If you’ve been following Bloom for a while you’ll know that I like to make a lot of my children’s snacks. I do this to maximise the nutrients in their snack choices whilst minimising less desirable nutrients such as salt, sugar, fat and refined carbohydrates.
For young children who need to eat regularly, snacks form a large part of their daily diet and should really represent our major food groups as much as possible, not something just grabbed in haste to fill a hole.
Now no one likes to be a slave to their kitchen, so when I bake for the lunchboxes I do large batch cooking and freeze. I look for recipes that include ingredients from our key food groups like fruit, vegetables, wholegrain cereals and seeds (or nuts if your school permits them). I’ll often try and reduce the sugar too. If you need some inspiration you might like to try our green seed slice or coco cranberry bliss balls.
Even with great planning and preparation there are still weeks where I might find I have nothing on hand, or I just don’t want to or have time to cook. In these situations I turn to a selection of pre-packged snacks from the supermarket that still offer plenty of nutrition. I also like to alternate my home cooked choices with purchased snacks to mix things up a bit and ensure the kids don’t get bored of the same old thing.
To help you make smart choices in the supermarket we’ve come up with this list of Bloom approved snacks.
1. Roasted nori sheets – These are a great source of iodine. 1 small 8g packet provides 30% of a young child’s daily iodine requirement. It should be noted that these are very high in salt but as the serving size is so small (8g) the total quantity of salt consumed is small.
2. Fruit/Raisin bread – I’ve always got a loaf in my freezer. Sure it has some added sugar, but most of the sugar comes from the added dried fruit. It’s low GI, filling and has around 120 calories per buttered slice (1 slice is plenty for a recess snack). Tip top have alsohave a wholemeal Raisin toast and that’s got my tick of approval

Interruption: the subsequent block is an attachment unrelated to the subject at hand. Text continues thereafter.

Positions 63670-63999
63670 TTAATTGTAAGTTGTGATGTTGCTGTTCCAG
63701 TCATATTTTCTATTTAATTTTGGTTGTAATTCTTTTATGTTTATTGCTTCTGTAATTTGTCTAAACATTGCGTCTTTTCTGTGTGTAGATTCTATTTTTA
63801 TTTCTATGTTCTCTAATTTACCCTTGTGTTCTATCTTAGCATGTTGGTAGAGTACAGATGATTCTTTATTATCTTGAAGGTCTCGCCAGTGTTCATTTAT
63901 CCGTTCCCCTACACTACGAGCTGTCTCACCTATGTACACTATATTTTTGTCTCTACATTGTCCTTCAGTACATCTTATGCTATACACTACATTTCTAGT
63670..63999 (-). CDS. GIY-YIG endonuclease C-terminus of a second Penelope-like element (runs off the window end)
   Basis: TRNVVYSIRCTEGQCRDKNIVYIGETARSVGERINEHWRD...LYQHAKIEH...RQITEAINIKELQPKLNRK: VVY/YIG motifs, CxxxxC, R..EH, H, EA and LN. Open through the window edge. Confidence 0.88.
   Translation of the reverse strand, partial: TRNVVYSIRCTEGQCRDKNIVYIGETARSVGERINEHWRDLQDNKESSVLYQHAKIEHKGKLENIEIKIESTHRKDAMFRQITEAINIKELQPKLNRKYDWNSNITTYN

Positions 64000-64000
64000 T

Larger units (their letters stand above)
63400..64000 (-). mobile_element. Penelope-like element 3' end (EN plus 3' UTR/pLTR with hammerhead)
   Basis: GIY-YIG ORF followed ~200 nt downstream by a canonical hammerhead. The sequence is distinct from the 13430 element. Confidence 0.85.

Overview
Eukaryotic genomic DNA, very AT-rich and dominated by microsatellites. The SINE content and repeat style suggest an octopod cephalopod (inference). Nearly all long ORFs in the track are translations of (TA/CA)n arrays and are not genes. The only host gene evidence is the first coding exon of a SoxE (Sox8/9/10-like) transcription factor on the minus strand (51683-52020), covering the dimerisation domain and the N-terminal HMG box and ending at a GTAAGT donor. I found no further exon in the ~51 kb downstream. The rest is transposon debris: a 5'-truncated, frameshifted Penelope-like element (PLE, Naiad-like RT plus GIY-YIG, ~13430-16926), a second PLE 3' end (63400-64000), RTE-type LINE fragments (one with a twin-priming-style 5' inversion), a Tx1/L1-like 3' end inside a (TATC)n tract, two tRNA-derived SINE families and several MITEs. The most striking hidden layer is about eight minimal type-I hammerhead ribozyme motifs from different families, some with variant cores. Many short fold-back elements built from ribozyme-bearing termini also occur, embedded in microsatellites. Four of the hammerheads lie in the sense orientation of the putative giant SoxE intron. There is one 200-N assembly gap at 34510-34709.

3. Cheese and Crackers -I’m not really a fan of the pre-packaged cheese and biscuit packs as they cost a fortune. Even when you’re low on time you can still still grab a handful of crackers and cut a slice of cheese (or a cheese stick if you really need to). Not all crackers are created equal though. You definitely want to focus on buying a wholegrain variety (look for those with at least 4g of fibre per 100g) and with a sodium content less than 400mg/100g (harder to find).
My top picks would be Ryvita wholegrain crisp breads (I’d suggest breaking two in halves as they are larger), Vita-Wheat crisp bread range and crackers (note these all exceed 400mg of sodium/100g,but most are under 500g/100g) and the Mary’s Gone Crackers range (although please note these are a more expensive option).
Team with your child’s preferred cheese and you have a filling snack option high in fibre, B vitamins, Omega 3 fatty acids (from the seeds), calcium, phosphorus and magnesium.
The crunchy texture of these products will appeal to many kids.
They come in plain (lightly salted), as well a variety of other flavours. I love that they come in individually wrapped portions so you can simply grab and chuck into the lunchbox. They also hit the mark for fibre content, sodium and overall calories, not to mention they also count towards your child’s daily intake of vegetables!
Another option that’s sure to be a hit with most kids that is filling and high in fibre. I’d recommend you check what type of oil your popcorn is cooked in (or better yet go for air popped, although many kids may find this too bland) and avoid any cooked in palm oil (a saturated fat we want to avoid).
Also look for those with a lower sodium content, ideally less than 400mg per 100g. I’d also stay away from any of the sweetened varieties, children don’t need the extra sugar in these products.